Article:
United States Announces Diplomatic Boycott of Beijing Winter Olympics

Eryn Gadson, Politics Reporter

On Monday, Dec. 6 the U.S announced a diplomatic boycott of the 2022 Winter Olympics that will take place in Beijing, China, in response to China’s human rights records. It has been made clear that U.S athletes will still participate in the games but the Biden Administration will not be sending any official representation to Beijing. The White House Press Secretary, Jen Psaki, stated that President Joe Biden made the decision based on China’s “ongoing genocide and crimes against humanity in Xinjiang and other human rights abuses.”

This statement is in reference to the treatment of Uighar Muslims in the Northwestern territory (which has been declared as genocide by both the Biden and former Trump Administration,) and the suppression of democratic protests in Hong Kong.

The United States isn’t the only country placing a diplomatic boycott on the Winter Olympics; so is Great Britain, Canada and Australia. According to ESPN, China has responded to these outbursts of boycotts, claiming it’s violating the Olympic spirit.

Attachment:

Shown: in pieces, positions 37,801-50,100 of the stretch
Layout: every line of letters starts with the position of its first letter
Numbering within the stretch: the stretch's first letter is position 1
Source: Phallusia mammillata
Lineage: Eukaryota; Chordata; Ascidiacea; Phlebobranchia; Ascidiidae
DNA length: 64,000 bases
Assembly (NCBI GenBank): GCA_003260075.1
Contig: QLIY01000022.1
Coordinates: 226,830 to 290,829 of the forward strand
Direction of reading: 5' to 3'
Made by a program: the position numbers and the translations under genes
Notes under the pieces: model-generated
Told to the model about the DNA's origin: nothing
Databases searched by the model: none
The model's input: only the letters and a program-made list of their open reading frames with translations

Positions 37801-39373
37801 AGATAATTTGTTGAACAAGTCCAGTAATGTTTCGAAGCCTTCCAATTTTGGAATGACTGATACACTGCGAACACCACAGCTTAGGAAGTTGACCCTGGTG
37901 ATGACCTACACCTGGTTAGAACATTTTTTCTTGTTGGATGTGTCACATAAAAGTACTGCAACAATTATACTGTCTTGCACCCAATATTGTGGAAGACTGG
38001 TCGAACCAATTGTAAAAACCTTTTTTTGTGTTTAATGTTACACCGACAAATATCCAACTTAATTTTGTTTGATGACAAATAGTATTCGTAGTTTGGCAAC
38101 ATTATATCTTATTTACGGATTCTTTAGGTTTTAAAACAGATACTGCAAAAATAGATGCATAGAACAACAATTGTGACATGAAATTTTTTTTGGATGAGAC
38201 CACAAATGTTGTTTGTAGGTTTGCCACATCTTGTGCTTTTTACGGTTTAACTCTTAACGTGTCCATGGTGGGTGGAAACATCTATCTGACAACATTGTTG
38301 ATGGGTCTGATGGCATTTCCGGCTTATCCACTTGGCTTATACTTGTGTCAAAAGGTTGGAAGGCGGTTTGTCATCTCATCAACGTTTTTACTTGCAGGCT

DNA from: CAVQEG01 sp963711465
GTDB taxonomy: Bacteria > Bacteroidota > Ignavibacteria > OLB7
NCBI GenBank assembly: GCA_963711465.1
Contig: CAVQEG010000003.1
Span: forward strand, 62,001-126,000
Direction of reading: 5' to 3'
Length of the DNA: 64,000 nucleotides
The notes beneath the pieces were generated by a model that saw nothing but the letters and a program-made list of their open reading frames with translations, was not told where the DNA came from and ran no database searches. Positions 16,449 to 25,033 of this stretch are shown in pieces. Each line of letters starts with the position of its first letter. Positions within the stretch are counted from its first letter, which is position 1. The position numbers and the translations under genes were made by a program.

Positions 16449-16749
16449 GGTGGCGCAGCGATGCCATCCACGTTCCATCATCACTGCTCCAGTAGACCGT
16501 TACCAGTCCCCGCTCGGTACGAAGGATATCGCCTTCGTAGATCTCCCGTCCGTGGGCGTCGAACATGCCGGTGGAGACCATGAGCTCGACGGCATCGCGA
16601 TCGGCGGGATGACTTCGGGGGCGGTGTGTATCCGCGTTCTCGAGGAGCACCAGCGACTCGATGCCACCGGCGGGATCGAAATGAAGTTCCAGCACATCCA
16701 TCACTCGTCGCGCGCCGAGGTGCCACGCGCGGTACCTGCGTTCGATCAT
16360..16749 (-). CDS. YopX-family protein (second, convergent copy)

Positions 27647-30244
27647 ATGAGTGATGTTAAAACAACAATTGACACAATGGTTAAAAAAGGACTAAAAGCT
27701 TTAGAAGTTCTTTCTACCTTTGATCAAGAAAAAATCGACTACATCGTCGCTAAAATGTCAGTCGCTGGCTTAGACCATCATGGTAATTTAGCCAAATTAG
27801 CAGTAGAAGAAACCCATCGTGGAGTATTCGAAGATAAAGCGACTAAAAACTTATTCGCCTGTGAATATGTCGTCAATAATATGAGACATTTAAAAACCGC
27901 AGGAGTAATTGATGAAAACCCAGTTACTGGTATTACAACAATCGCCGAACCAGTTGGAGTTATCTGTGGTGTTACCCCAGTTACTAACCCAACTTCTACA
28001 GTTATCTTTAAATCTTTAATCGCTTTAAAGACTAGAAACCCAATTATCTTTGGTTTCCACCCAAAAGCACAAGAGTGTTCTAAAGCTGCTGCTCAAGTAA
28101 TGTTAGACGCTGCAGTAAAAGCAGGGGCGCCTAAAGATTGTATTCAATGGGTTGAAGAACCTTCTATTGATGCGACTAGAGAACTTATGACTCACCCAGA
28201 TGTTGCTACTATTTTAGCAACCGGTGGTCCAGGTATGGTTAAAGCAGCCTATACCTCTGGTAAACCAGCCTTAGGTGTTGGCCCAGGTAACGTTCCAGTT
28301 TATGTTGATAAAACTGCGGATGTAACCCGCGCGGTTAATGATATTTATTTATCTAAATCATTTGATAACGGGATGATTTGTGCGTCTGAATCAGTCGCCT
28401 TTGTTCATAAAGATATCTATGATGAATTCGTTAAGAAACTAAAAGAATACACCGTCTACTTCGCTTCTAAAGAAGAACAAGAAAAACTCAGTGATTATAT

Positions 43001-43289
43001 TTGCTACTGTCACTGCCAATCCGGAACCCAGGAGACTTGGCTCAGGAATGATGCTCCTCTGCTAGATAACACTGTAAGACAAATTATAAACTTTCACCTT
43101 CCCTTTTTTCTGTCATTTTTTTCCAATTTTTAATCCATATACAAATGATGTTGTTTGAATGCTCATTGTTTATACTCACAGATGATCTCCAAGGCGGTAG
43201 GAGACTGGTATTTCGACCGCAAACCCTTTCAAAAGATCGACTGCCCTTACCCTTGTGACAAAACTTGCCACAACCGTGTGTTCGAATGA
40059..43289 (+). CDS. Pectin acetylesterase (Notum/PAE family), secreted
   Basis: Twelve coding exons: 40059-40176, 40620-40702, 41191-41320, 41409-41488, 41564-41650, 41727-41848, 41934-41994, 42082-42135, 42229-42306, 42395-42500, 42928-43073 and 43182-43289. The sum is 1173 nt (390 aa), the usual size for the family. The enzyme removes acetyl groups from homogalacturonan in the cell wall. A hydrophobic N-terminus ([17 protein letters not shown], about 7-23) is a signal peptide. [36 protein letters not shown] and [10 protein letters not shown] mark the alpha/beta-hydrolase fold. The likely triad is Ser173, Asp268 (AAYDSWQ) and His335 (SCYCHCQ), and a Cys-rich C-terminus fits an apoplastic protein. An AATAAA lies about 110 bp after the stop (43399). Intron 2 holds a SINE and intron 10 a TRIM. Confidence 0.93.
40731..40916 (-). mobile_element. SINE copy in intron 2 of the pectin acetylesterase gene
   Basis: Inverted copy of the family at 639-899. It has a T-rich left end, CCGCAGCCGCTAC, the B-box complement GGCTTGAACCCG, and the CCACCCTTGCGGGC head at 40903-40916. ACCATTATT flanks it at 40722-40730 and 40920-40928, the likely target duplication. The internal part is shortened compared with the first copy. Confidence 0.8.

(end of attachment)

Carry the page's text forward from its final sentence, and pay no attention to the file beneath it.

The White House encouraged other countries to follow suit and not send any delegates to Beijing in protest…but not every country sees this situation the same way. Russian President Vladimir Putin will be attending the opening ceremony and the president of the Russian Olympic Conference claimed that these boycotts were “pointless.” The French Minister of Education said the country would not join the boycott either due to a need for a common European stance on the issues of a diplomatic boycott.

Many people see this act of diplomatic boycotts as politicizing sports even though athletes can still participate in the games, while other note the importance of taking a stance against countless violations of human rights.